I am delighted I still love it as much as I do,  and the friends that I have still, to whom I can speak with the same affection and openness I always did.  And I believe they can, too.  A glorious level of smarts and kindness, and, in Marilyn's case, unfailing organization.  There was a standard of excellence that included nice.  I was a very lucky girl.  Which I was, accurately, not having yet a real concept of what you had to be and know to be categorized as Woman. 


Sunday, April 12, 2015


As I search my face for its disintegration, only because I didn't know I was really pretty at the time that I was, I think of Gore Vidal.  When we had dinner with him in Rome in the Sixties, Don and I, he asked if I was wearing contacts.  I told him "No."  At that point he said he thought my eyes were so beautiful I must have something in them.
     I of course was thrilled: to be hit on by the most articulate and literary gay in modern history!  I later wrote a poem that went: 
"He said my eyes were so beautiful, 
I must have something in them."
So you see I didn't even have to improve his words to have them be a poem.
    Don, my sweet and still innocent husband was infuriated at my having been lifted by the experience. "Only you," he said, "would be excited to be hit on by a fag."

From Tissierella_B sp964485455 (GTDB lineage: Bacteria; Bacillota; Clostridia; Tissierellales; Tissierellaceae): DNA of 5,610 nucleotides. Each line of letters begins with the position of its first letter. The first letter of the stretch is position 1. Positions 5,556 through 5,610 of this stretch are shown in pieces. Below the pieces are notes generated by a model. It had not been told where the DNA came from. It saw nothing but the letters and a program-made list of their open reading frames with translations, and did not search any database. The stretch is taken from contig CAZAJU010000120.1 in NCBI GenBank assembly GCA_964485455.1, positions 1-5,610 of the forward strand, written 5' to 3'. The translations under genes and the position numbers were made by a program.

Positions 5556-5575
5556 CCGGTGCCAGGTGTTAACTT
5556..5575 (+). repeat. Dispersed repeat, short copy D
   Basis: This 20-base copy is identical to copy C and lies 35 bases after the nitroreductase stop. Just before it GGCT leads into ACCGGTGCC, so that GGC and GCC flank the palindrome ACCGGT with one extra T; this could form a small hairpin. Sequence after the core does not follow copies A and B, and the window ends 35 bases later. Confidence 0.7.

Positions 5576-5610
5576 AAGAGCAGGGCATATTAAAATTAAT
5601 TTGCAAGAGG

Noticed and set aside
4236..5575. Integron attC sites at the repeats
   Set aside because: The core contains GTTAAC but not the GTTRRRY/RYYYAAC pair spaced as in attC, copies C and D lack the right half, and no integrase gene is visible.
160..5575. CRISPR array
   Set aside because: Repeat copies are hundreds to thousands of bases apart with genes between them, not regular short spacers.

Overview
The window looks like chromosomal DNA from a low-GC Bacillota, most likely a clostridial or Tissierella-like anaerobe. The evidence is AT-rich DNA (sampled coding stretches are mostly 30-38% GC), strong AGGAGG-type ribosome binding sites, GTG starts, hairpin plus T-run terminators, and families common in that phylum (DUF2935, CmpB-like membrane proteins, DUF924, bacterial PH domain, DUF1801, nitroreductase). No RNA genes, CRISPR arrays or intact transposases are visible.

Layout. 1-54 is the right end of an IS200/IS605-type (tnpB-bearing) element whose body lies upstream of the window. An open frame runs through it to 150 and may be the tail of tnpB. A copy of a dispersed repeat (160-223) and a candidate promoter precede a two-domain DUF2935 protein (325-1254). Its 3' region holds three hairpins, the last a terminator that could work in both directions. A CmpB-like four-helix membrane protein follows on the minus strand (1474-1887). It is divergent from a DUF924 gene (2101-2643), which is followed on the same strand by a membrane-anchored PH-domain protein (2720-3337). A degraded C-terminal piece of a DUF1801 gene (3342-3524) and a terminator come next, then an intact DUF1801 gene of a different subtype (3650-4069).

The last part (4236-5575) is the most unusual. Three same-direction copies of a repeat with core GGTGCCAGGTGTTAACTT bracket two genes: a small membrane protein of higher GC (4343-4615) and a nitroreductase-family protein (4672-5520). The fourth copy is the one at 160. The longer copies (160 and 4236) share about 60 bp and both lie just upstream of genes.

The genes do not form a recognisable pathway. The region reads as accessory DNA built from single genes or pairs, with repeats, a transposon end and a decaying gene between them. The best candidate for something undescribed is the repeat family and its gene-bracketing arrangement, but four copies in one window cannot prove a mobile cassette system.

Well, times have certainly changed, and so have my eyes.  I understand at too long last, which it certainly is-- I had no crunch concept of having grown older, that I had, in truth, grown old.  I was aware of a few small surgeries, which I actually thought and so didn't have to pretend were insignificant.  Now I think, if I write this blog, I must deal with "crunch" issues.  Because it all boils down to: you get old if you're lucky, and it isn't easy.
    Especially if you are really lucky, and can still think clearly and a lot, except for the occasional memory lapse, where you can't remember names.  Important ones.  
   I still remember everybody funny, and Cary Grant.  Cary Grant actually asked me once why I had made him into a meditation-- it was in HOW TO SURVIVE IN SUBURBIA WHEN YOUR HEART'S IN THE HIMALAYAS, a book of thoughts.  His was "What hath Cary Granted?"  He called me to ask why I had done that-- he said "This book could go on forever, and in fifteen years nobody will know who I am."  I said "People will always know who you are."  But he was right.  Except about my book going on.
   I suppose I have a hard time accepting how transient it all is. When I think how deep I thought my love went when I was in high school, for Walter Rosenhaft.  I know how deep it was for my husband, and it wasn't deep enough, deep as it was.  It can never be deep enough for anyone, except for God, if He's/She's there.  Then there was the childishness of love for George Segal when I was in Bryn Mawr, the place where I should have been that much smarter. 
My love for Tony Perkins, Anthony more aptly.  Probably the cleverest man I'd ever known, a known homosexual before it was publicly all right to be one, supposedly okay now.  All of it looked back on now as some kind of infatuation.  I guess a part of me was always Little Girl, because the little girl had never been taken care of.  My mother never wanted a baby: it was just what women did.